It's obviously only going to suit a limited number of use cases, but the Airfish looks absolutely mesmerizing in flight, and that alone might make it worth using as a high-speed, high-class ferry from the Singaporean mainland out to luxury island resorts in the region.

Check out a video below.

Source: Wigetworks

Airfish-8 wing-in-ground effect vehicle by Wigetworks

15 comments
Martin Hone
The Russians have been playing with these things for many years. Often called Caspian Sea Monsters. There was also an Aussie guy building them a few years ago
Nik
The reverse delta is very reminiscent of birdwing shapes. Perhaps the owl is the closest, with its own requirement of relatively slow, quiet flight. I lived in Singapore for two and a half years, and it has two monsoon seasons, and when it rains, it really rains! 15'' in ten hours one night! We had to access our transmitter station by rubber dingy the next day, as the tide was in and the sluice gates were closed, so the rainwater couldnt escape to the sea. The main Bukit Timha road was 3 feet deep in water, and it has an open monsoon drain the size of a canal between the two four lane highways, and had become one canal across all eight lane and the drain. So, I wonder how this craft will function when it is deluged by a downpour, as visibility in that situation is about 1 meter/yard. All vehicles on land have to stop. This craft will have to do the same, or risk a collision. When it is stationary in the sea, it will be almost invisible to approaching shipping, of which there is a significant amount, as Singapore is a major shipping crossroads. I dont see any of the usual shipping equipment, like mast lights, and radar. So it could be in serious danger, in those circumstances.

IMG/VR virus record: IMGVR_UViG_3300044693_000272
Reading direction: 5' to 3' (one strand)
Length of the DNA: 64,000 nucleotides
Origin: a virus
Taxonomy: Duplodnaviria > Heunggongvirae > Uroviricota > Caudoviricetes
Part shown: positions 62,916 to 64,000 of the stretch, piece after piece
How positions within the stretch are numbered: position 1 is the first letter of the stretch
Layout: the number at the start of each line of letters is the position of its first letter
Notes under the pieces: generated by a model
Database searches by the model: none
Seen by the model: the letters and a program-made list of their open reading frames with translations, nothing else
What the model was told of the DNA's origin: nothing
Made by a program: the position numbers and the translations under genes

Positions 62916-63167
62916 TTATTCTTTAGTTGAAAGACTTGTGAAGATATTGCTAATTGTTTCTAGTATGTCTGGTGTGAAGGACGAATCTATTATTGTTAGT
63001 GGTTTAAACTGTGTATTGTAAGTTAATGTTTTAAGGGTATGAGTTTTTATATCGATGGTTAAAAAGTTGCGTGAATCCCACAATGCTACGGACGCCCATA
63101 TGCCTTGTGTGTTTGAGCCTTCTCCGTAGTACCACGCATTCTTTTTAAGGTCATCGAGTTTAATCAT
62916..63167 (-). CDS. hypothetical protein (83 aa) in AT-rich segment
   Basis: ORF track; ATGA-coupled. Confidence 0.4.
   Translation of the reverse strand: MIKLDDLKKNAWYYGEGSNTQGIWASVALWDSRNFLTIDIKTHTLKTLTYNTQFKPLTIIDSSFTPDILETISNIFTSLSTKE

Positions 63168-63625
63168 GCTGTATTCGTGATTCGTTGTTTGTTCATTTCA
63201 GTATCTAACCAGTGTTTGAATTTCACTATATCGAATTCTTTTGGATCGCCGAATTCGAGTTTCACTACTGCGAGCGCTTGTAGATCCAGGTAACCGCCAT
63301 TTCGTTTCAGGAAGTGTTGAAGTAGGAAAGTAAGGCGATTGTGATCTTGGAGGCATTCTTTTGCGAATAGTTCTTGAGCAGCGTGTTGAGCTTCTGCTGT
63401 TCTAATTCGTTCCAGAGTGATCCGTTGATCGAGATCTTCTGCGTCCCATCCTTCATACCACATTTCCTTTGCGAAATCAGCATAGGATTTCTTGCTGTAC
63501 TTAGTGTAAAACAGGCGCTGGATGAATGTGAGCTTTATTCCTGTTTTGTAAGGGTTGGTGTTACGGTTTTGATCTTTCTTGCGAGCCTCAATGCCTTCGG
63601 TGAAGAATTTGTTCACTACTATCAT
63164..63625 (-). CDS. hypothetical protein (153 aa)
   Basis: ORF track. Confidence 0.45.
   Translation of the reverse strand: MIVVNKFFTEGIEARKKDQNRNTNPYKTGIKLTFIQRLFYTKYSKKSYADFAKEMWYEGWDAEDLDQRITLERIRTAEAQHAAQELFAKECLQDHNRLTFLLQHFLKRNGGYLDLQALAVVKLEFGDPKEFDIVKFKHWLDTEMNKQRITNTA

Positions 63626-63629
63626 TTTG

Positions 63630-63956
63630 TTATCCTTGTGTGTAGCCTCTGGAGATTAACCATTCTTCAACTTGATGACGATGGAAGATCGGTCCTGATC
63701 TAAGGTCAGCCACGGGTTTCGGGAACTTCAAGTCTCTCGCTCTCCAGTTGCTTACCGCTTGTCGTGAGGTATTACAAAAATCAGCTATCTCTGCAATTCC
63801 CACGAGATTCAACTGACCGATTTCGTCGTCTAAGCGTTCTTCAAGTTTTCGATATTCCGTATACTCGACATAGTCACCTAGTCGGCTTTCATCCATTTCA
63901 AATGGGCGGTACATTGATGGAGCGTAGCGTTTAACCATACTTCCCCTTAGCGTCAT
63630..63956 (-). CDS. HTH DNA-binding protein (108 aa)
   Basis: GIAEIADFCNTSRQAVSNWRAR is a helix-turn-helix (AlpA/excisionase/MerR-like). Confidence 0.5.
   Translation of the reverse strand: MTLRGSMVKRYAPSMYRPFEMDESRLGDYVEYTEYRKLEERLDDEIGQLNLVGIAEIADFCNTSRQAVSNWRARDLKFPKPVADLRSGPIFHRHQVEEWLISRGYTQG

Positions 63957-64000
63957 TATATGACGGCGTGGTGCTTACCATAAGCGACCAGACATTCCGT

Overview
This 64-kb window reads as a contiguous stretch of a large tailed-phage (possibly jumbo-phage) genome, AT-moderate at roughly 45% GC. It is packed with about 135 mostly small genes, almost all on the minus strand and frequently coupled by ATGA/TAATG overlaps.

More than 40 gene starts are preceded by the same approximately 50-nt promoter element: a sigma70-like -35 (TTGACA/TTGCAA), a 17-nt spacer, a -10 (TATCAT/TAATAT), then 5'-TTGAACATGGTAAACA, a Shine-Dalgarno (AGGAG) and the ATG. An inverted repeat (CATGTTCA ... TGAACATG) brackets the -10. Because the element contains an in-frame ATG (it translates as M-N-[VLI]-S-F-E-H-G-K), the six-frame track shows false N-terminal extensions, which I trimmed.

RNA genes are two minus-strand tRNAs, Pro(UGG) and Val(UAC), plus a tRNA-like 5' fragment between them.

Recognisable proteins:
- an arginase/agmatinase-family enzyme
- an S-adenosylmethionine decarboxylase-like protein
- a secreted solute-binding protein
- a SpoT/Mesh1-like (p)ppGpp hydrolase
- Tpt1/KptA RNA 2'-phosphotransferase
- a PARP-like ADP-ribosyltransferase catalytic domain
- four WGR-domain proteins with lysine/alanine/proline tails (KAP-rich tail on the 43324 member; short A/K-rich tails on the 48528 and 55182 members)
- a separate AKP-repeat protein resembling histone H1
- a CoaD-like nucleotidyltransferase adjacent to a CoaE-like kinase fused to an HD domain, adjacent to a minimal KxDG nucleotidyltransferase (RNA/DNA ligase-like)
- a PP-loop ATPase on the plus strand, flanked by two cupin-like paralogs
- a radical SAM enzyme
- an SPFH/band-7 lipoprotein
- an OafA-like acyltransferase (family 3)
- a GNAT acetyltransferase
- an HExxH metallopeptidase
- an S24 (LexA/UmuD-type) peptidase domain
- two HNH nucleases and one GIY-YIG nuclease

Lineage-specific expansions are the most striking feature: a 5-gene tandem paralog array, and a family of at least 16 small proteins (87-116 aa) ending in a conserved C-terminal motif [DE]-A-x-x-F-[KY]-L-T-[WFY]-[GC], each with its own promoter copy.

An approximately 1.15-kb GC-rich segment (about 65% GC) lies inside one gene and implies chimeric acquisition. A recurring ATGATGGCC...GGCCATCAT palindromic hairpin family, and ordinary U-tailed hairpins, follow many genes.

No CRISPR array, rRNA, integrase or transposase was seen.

Grunt
Let's get one thing clear, it does not "hover serenely" at any height. It flies low-level in Ground Effect, yes, but hover, no! ;-))
jerryd
As a 45 yr proponent of ground effect craft, there are a few details they got wrong on purpose. While this form can work with VERY WELL trained pilots, it is not inherently stable and has a habit of sticking the wing pontoon into the water, killing a test pilot. I don't see anything changed in that regard and other than their pilots need little training lie. GEC lift changes as it gets closer to the water, the CoL moves aft on the wing 15%, thus the center of lift, , pitching it down, not good 6' off the water. And same sideways. So a pilot needs to be well trained and pay good attention to fly these. There are better designs to solve it but few have been built so far.
Username
Nik, no reason why it wouldn't have AIS.
ColinPearson
Why not take off and land on coastal runways rather than on water?
Malatrope
Use retractable hydrofoils to lift it out of the water earlier, reducing the pounding the passengers get on takeoff and landing.
paul314
I'm wondering about the business case. 6-8 passengers plus luggage at 100mph is pretty much just a really fast limo. OK, a really fast limo that doesn't get stuff in traffic under some conditions. If it were invisible to sensors I could imagine the military being interested in it.
Nik
Username; I've looked at the area, and there are literally thousands of ships, shown, but their positions are usually up to 3 mins delayed. This would also assume that all the ships are using the system, AND, that the crew are keeping a diligent check on all the local movements...... Maybe if the satellite tracking of storms is good, they would just not fly in those circumstances. You can look at the area, below. https://www.marinetraffic.com/en/ais/home/centerx:104.0/centery:1.3/zoom:11
guzmanchinky
I dunno, looks dangerous to me. More so than an airplane of similar size for sure. Just one big wave/wake and boom.